The Michigan High School Athletic Association, in partnership with the Michigan High School Football Coaches Association (MHSFCA), will be hosting first-ever Spring Evaluation Camps to provide athletes with aspirations of playing college football opportunities to show their skills and abilities to college coaches at one of five locations.

The one-day camps will take place between May 15-18 at Jenison High School, DeWitt High School, Jackson High School, Brighton High School and Detroit Country Day High School. The MHSAA’s involvement will allow for the opportunity for Division I college coaches to attend, and representatives from college football programs at all levels are expected.

Athletes who will be juniors or seniors in Fall 2023 may register to participate via a link on the Football page.

“This is an attempt by the MHSAA to help our athletes get exposure during the spring evaluation period in a way that does not intrude on spring sports,” said Brad Bush, an MHSAA assistant director and past high school and college football coach. “We are working with the MHSFCA to help put together a first-class experience for the athletes and college coaches.”

Cost is $20 per player, and each registrant will receive a shirt to wear based on the athlete’s graduation year and registration number so college coaches in attendance can monitor their camp performance. College coaches also will receive registration information for each athlete in attendance.

All athletes must have a coach from the athlete’s school staff present at the camp, and that coach must be a member of the Michigan High School Football Coaches Association.

MHSFCA executive director Andrew Pratley called the Spring Evaluation Camps a tremendous opportunity for high school athletes in Michigan.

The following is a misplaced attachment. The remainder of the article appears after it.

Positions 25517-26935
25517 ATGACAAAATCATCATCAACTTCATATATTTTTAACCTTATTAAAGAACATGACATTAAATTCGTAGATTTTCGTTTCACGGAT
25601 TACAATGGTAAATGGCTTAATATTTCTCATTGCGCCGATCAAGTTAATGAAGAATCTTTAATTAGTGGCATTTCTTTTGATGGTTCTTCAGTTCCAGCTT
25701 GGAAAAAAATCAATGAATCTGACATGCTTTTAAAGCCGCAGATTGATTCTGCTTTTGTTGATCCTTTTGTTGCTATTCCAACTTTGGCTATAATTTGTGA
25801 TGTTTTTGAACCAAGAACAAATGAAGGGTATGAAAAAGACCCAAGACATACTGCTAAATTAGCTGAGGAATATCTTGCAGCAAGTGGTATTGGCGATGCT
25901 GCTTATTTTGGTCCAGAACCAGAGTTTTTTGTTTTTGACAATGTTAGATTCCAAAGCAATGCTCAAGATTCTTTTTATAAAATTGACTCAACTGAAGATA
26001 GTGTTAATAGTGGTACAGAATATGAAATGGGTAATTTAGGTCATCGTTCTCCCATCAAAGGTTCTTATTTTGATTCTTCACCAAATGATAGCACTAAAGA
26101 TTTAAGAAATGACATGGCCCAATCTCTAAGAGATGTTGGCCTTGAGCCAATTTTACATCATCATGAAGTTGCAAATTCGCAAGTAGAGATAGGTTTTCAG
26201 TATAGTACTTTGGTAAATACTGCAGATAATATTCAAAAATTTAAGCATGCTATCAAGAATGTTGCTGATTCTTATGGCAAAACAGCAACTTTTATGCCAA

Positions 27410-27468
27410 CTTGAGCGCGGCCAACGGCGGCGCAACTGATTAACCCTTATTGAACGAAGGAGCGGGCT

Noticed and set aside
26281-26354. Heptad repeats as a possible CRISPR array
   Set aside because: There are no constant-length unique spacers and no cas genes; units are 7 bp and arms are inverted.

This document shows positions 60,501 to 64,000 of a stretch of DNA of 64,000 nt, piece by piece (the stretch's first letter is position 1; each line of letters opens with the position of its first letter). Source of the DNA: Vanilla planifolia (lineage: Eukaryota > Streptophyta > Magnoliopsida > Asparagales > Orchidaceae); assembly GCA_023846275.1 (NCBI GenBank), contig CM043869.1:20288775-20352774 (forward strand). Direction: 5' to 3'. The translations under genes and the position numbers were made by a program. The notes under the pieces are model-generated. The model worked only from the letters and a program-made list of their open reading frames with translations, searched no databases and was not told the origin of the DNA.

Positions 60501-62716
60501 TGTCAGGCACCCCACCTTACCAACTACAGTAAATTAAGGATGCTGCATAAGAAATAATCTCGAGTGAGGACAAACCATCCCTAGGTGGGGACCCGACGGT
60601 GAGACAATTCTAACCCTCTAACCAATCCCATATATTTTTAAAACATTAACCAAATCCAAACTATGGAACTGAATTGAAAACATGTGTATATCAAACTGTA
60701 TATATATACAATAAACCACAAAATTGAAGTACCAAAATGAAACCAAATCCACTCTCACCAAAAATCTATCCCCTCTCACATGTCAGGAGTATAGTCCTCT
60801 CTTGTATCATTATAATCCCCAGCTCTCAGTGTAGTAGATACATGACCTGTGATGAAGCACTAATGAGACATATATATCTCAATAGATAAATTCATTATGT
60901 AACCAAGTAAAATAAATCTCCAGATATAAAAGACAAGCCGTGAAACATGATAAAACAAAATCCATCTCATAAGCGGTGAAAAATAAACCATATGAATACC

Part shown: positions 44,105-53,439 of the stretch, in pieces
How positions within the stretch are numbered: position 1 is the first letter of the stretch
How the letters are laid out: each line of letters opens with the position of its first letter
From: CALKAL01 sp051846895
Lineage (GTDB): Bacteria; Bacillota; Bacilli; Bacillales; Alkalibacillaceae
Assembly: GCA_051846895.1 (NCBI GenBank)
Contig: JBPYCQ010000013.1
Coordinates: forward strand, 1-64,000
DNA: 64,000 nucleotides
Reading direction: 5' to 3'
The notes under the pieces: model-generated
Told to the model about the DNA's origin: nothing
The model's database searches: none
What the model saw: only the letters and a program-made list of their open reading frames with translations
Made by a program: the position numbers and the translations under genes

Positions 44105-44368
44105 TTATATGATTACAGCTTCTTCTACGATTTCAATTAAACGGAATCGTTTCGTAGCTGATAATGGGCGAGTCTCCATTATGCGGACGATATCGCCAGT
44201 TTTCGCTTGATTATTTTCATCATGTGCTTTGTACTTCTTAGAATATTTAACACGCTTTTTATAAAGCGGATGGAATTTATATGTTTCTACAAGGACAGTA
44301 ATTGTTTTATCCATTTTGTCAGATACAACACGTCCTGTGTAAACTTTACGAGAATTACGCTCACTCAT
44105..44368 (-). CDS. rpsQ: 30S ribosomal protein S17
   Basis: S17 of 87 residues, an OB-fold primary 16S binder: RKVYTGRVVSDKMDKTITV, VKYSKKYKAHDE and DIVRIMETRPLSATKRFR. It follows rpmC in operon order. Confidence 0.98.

“We are very excited with the partnership with the MHSAA that allows our kids the opportunity to wear a helmet and do drills in front of college coaches in the spring at a minimal cost,” Pratley said. “College coaches are thrilled, and it's a unique opportunity to have the rules waived by the MHSAA at these events only in order to showcase the tremendous talent all over the great state of Michigan.”

The Michigan High School Football Coaches Association (MHSFCA) has been devoted to the promotion of high school football since its inception in March 1972. The MHSFCA has more than 2,500 members and provides several educational and development opportunities for members and their athletes, including an annual coaching clinic, an annual leadership conference for coaches and potential team captains, and the annual summer East-West All-Star Game for graduated seniors. Additionally, the MHSFCA’s Leadership Development Alliance is in its third year of training coaches and offering veteran members of the association as mentors.

The MHSAA is a private, not-for-profit corporation of voluntary membership by more than 1,500 public and private senior high schools and junior high/middle schools which exists to develop common rules for athletic eligibility and competition. No government funds or tax dollars support the MHSAA, which was the first such association nationally to not accept membership dues or tournament entry fees from schools. Member schools which enforce these rules are permitted to participate in MHSAA tournaments, which attract more than 1.3 million spectators each year.